Bob Melvin gets bailed out by overpowering Verlander

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The A’s made the most impetuous decision of the postseason in starting Sonny Gray over Bartolo Colon in Wednesday’s Game 5, choosing a rookie over the guy who finished second in the AL in ERA based on one excellent performance.

And how’d the follow that up? By treating Game 5 against a completely dominant Justin Verlander as if it was a typical mid-May, regular-season game. You just know that Rays manager Joe Maddon would have pulled out all of the stops tonight. A’s manager Bob Melvin pulled out none of them.

I’ll admit, I often criticize the other way in October. Managers tend to overdo it and try to force the action. Heck, Jim Leyland was guilty of that tonight when he had Jhonny Peralta and Prince Fielder working a two-strike hit-and-run with Fielder on first in the second inning. It turned into a strike-’em-out, throw-’em-out double play.

Melvin, though, did nothing. After Gray gave up a two-run homer to Miguel Cabrera in the fourth, Melvin waited until Gray loaded the bases to get someone, anyone up in the pen. In an elimination game. With guys like Jerry Blevins and Jesse Chavez completely unused in the series and pretty much guaranteed of never taking the mound in the sixth through ninth innings of the game.

Gray got out of the inning and was sent back out for the fifth, an inning that started with a walk to No. 9 hitter Don Kelly. Melvin stuck with Gray anyway and was rewarded with a scoreless inning. At that point, I’m not sure anyone expected Gray to be sent back out for the sixth, but there he was. Two singles later, he was done. Dan Otero came in and nearly pitched out of the jam, only to give up a run when Josh Donaldson and Alberto Callaspo couldn’t quite work a double play.

Then there’s the offense. I don’t know how complicit Melvin is here, but it was simply astonishing that no A’s hitter tried to test the hobbled Miguel Cabrera by bunting down the third-base line. Cabrera played Coco Crisp to bunt, but if anyone else could have dropped one down with any touch, it would have been a single. Now, I can’t imagine laying a bunt down against Verlander is an easy assignment, but it has to have a higher success rate than most of the swings the A’s were taking.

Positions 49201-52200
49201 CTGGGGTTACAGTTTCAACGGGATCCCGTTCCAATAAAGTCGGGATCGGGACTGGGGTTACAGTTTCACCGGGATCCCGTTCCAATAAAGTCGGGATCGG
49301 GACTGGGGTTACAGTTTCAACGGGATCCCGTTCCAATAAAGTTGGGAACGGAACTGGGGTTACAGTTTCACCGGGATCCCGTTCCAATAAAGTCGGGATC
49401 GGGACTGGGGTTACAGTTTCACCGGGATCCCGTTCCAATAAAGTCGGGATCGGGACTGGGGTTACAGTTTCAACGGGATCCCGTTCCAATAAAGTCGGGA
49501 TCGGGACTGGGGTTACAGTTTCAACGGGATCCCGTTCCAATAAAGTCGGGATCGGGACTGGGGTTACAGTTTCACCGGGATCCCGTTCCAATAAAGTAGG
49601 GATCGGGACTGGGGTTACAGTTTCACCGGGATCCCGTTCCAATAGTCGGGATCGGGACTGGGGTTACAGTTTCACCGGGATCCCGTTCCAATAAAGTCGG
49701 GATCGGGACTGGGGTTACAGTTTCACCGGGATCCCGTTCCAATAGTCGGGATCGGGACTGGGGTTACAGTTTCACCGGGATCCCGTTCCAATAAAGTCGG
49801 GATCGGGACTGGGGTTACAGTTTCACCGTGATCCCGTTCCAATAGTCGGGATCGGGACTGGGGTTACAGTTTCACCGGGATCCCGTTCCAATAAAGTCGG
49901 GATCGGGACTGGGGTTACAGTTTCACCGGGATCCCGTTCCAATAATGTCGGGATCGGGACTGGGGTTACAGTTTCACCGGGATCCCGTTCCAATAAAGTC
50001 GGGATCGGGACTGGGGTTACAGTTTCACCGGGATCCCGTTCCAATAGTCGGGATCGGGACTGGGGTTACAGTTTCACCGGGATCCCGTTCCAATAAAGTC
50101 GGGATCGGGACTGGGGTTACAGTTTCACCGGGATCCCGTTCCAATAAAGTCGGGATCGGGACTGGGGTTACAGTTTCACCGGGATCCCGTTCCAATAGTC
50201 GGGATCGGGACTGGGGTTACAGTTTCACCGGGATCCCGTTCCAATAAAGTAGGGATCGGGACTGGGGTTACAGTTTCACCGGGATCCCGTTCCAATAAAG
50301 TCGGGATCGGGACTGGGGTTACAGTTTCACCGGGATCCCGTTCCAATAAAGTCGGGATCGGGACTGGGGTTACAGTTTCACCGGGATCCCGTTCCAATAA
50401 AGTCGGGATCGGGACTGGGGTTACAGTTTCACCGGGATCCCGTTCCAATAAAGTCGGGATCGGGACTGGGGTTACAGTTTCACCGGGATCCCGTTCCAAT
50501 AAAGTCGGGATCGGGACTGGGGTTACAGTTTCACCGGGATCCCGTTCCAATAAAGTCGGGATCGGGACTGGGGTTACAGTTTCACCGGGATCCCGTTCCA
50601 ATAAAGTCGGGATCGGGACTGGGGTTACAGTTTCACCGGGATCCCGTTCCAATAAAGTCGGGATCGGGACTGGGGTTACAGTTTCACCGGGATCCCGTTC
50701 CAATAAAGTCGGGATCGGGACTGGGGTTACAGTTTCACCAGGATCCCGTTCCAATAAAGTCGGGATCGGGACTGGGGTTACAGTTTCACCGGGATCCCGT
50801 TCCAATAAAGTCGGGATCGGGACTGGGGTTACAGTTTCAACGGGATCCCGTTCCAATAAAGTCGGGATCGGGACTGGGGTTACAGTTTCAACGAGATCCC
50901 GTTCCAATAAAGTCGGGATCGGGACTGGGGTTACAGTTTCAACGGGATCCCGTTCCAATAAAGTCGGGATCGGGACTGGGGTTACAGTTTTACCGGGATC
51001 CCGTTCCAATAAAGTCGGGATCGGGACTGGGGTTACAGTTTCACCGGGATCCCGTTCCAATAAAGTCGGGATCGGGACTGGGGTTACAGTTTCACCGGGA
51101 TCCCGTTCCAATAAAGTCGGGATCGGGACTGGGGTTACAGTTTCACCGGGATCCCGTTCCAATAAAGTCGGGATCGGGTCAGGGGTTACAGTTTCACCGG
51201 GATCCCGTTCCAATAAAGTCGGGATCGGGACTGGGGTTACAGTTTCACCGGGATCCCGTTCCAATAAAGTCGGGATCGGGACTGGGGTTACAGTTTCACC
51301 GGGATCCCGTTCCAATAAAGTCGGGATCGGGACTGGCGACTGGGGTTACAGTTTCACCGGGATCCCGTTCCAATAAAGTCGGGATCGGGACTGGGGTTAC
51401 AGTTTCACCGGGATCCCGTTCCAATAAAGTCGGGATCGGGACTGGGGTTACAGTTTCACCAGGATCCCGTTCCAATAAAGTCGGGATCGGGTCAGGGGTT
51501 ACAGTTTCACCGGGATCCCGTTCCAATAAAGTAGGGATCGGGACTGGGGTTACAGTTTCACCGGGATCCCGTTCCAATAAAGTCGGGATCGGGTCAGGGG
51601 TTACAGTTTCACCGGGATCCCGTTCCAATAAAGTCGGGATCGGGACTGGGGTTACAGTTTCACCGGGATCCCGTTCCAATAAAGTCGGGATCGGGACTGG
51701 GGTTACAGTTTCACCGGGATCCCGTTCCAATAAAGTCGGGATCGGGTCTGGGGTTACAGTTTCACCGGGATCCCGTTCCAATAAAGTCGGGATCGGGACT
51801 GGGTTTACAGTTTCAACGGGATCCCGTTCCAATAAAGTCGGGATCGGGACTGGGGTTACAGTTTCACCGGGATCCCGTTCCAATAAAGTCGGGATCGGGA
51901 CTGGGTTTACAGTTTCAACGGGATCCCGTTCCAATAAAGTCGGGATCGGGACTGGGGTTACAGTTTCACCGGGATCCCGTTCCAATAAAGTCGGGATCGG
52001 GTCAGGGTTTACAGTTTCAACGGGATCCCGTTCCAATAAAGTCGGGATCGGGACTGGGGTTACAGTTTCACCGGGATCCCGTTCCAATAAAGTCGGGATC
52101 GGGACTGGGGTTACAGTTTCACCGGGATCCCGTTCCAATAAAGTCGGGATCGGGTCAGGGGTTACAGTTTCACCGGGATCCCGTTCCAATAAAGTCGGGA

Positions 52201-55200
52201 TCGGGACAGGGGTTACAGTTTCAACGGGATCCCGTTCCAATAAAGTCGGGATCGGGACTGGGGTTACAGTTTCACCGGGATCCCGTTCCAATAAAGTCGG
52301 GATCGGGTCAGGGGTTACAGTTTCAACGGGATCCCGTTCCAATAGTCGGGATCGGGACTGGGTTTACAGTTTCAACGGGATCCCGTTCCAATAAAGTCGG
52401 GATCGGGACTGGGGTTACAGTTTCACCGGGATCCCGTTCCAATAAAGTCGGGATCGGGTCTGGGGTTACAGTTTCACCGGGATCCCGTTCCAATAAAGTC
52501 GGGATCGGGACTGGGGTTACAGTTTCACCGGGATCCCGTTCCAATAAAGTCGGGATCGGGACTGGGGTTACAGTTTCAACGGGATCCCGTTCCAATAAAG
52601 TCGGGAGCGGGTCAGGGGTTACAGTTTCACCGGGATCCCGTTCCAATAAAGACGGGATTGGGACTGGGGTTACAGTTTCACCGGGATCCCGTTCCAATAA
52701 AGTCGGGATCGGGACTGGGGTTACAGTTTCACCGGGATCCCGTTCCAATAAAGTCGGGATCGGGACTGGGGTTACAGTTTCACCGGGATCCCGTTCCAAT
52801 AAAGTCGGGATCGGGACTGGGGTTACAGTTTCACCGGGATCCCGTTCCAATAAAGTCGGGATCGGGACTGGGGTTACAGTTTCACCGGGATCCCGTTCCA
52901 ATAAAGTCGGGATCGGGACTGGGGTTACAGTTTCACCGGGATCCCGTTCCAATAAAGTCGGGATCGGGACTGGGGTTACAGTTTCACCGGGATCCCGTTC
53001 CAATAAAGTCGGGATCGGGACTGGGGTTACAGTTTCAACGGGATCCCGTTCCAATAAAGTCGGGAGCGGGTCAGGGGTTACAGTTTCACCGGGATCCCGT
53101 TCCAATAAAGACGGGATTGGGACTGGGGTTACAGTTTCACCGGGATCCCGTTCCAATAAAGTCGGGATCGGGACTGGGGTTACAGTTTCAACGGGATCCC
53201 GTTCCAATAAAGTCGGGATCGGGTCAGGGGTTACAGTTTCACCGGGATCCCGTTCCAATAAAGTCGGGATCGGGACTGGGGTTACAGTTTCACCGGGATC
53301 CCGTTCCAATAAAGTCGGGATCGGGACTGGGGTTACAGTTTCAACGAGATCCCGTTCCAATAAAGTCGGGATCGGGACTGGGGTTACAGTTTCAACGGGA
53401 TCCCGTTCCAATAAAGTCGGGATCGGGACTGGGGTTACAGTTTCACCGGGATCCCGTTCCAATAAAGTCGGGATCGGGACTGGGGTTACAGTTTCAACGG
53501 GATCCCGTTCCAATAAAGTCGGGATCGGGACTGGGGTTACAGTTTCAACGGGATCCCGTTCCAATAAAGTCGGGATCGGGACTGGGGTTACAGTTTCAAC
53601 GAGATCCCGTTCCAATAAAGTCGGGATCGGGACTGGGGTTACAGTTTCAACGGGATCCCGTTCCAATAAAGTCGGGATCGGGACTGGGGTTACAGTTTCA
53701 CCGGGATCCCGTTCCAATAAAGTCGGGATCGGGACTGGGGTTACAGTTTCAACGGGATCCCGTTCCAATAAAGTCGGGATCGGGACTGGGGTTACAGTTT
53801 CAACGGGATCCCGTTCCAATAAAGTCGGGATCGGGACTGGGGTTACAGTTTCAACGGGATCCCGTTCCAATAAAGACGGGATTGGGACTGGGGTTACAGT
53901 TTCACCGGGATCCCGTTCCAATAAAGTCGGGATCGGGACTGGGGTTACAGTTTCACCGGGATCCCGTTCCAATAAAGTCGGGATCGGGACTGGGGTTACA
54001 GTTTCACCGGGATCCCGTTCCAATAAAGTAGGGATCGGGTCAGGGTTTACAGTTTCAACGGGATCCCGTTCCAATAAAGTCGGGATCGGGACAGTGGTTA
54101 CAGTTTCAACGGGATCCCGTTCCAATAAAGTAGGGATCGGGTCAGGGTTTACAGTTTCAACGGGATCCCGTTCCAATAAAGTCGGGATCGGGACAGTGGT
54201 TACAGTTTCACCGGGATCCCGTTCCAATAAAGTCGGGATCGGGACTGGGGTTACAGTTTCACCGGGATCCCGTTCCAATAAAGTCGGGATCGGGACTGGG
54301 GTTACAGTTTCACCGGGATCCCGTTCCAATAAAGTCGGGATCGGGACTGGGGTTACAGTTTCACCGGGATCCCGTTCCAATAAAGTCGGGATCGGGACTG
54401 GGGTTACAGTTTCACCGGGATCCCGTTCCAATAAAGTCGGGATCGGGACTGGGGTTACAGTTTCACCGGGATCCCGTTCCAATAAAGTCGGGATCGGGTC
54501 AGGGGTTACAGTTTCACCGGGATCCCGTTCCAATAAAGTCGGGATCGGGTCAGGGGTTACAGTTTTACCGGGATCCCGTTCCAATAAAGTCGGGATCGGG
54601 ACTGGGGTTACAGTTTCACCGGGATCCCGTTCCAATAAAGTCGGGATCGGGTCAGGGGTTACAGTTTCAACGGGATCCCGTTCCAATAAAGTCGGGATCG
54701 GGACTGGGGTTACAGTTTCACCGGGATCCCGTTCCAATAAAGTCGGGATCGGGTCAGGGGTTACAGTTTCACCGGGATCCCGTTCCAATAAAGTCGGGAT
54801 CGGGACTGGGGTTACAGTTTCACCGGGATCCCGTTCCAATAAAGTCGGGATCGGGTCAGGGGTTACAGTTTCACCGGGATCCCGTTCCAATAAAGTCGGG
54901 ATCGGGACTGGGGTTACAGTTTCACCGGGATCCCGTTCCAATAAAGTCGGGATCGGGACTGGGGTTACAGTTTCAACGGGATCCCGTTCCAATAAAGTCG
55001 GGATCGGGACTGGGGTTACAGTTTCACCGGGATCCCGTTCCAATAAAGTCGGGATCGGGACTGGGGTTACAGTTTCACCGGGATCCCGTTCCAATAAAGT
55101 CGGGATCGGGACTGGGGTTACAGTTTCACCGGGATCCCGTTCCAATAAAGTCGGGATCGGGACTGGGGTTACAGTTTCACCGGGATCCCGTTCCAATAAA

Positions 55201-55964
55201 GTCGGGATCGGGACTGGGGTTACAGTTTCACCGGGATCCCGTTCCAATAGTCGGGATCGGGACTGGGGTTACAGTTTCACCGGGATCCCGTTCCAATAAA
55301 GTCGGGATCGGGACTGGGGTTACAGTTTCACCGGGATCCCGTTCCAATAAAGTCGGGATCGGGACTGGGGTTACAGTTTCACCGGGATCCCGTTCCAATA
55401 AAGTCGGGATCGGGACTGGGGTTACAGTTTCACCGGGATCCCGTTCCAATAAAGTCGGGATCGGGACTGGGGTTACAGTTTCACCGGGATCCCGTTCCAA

Of course, all that being said, none of it really matters. Verlander was better than the A’s, and there’s nothing Melvin could have done that would have changed that outcome. I thought Colon should have started tonight (with Gray ready to step it at any sign of trouble), but the rookie did just fine on the big stage. If Gray had been pulled earlier and if the A’s could have picked up a bunt single or two, maybe they would have lost 2-1 instead of 3-0, but they still would have lost.

The Red Sox AL East championship banner fell off a truck and is being held hostage

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The Red Sox haven’t won the AL East just yet. They will. For them not to, they’ll have to lose the rest of their games while the Yankees win the rest of theirs. It’s just a matter of time.

Knowing this, the club can plan some things in advance. The can begin postseason ticket sales, for example. They can decide what sort of festivities they will undertake for the first game of the ALDS that is guaranteed to begin at Fenway Park. They also, of course, can raise a banner for the division championship.

There’s only one problem with that: the banner, already printed up, fell off the dang truck that was delivering it and is being held hostage by a guy named Louie Iacuzzi from Malden. From the Boston Globe:

Iacuzzi said Wednesday by phone that he and his buddies spotted an object wrapped up on McGrath Highway in Somerville Monday morning. So he pulled over and crossed multiple lanes of busy traffic to retrieve it. Inside was a massive banner that read “ ‘2018 American League East Champions’; it’s the banner,” Iacuzzi said.

One can presume that Iacuzzi is a big Sox fan so he’s willing to do the right thing without hesitation, right? Well . . . kinda:

“We want to return it, we’re trying to do the right thing, but I’m not just going to hand it to them, know what I mean?” Iacuzzi said.

Asked if he wanted cash from the Red Sox, he said, “Yes, financial [compensation], maybe some tickets, we want something. We don’t know what we want. We want to return it, 100 percent, but we would like to get something.”

Iacuzzi didn’t have a specific asking price in mind as of Wednesday morning.

“We want to find out what the thing’s worth,” he said. “We don’t know.”

You have to click through to the Globe story to check out Iacuzzi and his friends. You also have to hear what his dad told him to do with the banner. Frankly, his dad sounds like my dad, and I’m not entirely sure that’s a compliment to anyone involved.

What’ll the Red Sox clinch first? The AL East or the return of their property? And will the movie version of this be more like “The Town,” “Celtic Pride” or “The Friends of Eddie Coyle?”

UPDATE: Oh man, there’s video: